5 Tips For A Quick Recovery After Your Dog's Surgery

Having your dog undergo surgery is scary. Worrying that something will go wrong is a very natural and common fear. My recommendation is to help ensure the best outcome for your dog by (1) Preparing appropriately surgery ahead-of-time (find an excellent and experienced vet to perform the procedure, determine if a specialist should get involved, perform appropriate staging tests, make sure your vet/surgeon knows which medications you're giving and when they were last given)
(2) Learn how to care for your dog appropriately after surgery.

This article will walk you through what to expect after surgery and serve as a guide for how to best care for your dog post-operatively to avoid complications.

After the procedure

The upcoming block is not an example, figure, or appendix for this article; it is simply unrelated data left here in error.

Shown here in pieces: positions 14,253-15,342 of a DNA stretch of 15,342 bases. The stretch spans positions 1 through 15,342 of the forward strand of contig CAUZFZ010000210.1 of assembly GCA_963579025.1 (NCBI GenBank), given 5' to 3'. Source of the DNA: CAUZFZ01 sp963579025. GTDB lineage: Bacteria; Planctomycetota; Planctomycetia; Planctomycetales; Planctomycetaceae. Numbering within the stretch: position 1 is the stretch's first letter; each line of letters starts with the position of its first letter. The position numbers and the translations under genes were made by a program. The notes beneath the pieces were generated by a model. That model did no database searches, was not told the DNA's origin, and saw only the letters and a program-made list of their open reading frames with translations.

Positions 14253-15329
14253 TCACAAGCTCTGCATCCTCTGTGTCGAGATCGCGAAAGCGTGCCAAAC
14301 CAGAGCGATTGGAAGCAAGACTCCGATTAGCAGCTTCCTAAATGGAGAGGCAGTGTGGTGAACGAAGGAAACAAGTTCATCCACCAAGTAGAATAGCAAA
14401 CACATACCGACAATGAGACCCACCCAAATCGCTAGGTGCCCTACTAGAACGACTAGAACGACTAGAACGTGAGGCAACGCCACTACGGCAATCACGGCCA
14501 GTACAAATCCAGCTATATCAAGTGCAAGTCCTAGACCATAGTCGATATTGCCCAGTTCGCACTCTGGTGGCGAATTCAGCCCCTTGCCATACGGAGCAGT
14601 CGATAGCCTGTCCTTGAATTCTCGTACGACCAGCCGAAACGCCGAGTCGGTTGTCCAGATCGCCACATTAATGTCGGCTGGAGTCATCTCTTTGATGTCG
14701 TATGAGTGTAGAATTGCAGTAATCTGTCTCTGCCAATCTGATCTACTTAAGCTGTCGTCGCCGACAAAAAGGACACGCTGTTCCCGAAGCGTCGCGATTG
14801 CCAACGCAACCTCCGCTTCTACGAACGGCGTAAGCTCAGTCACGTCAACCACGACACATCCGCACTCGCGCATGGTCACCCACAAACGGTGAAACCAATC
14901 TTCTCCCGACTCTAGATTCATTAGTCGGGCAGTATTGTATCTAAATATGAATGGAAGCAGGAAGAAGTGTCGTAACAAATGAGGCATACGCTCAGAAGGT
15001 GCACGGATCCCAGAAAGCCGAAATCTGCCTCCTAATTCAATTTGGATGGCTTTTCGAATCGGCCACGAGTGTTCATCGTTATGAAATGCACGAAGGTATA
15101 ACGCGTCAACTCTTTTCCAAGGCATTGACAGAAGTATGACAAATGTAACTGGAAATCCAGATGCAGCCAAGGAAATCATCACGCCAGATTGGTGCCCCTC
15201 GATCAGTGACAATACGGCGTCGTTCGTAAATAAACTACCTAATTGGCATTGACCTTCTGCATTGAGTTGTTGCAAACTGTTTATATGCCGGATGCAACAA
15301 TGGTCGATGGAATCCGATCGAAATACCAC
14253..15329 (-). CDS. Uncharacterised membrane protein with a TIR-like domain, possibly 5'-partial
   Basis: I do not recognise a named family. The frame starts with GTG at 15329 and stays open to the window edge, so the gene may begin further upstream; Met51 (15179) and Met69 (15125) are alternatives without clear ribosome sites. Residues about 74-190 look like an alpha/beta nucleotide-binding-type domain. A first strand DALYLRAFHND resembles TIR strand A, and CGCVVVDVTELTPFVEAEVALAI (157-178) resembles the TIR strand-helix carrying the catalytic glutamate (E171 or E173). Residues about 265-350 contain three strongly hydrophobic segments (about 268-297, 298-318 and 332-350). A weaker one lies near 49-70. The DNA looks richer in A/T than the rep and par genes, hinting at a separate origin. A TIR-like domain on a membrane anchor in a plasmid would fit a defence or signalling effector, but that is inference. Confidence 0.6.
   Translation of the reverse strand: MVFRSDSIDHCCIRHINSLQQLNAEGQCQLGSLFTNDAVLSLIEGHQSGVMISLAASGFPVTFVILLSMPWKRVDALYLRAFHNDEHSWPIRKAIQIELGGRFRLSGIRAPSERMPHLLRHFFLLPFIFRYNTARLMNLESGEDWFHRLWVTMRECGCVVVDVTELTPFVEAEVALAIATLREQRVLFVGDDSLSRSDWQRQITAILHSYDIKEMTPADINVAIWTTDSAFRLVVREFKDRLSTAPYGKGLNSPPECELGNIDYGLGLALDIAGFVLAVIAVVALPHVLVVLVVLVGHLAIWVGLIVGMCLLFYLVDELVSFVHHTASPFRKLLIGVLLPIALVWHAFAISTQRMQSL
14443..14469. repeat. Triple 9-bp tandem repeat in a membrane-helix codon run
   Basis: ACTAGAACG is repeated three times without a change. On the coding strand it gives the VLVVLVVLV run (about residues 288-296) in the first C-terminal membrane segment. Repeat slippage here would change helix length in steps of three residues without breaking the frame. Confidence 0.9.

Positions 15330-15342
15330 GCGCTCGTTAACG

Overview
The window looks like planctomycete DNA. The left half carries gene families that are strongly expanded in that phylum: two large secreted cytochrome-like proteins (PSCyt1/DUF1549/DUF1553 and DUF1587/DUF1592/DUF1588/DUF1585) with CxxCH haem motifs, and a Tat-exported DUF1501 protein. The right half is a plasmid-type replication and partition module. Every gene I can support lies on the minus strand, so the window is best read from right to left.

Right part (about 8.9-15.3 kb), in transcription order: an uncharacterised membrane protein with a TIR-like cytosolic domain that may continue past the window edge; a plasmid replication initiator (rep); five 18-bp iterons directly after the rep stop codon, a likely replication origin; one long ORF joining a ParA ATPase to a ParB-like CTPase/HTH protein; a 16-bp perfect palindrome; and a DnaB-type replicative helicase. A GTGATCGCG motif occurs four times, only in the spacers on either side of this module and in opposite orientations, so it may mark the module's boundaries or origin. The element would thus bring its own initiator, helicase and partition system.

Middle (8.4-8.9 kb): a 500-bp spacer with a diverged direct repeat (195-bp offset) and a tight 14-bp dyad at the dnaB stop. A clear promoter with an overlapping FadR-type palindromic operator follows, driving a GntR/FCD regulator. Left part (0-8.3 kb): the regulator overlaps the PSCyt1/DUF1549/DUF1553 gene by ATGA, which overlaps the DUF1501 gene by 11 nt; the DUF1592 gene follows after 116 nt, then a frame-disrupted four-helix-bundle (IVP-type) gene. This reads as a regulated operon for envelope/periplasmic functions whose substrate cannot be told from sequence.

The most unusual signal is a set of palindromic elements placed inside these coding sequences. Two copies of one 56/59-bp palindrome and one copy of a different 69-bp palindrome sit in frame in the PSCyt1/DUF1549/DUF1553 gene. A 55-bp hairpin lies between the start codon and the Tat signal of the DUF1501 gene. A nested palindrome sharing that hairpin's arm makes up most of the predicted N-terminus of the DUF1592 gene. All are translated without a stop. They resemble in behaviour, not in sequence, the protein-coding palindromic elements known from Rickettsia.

Most specialty clinics have a policy of hospitalizing all patients overnight after surgery. This is often ideal and allows the sedatives (given at surgery) to wear off, so your dog is looking "normal" when you pick him up. It also allows for appropriate pain management. Often, intravenous pain medications are given overnight, which allow time for pain patches to kick in.

If an overnight doctor feels that pain is not adequately controlled, they can make a quick change so that your dog's comfort is restored (something you cannot do at home).

This also allows time for careful observation by overnight doctors to ensure that the patient has recovered appropriately and is not having unexpected bleeding or other complications.  

Your doctor or nursing staff should then give you a call the next morning with an update. They'll discuss how your dog did overnight, and if everything is going as planned, arrange for a time for you to pick him up later that morning/day.

(1) Get clear on the doctor's recommendations when picking your dog up after surgery. Your clinic should provide written instructions after surgery with do's and don'ts during recovery. You can then refer to this document repeatedly to ensure you're following the doctor's plan.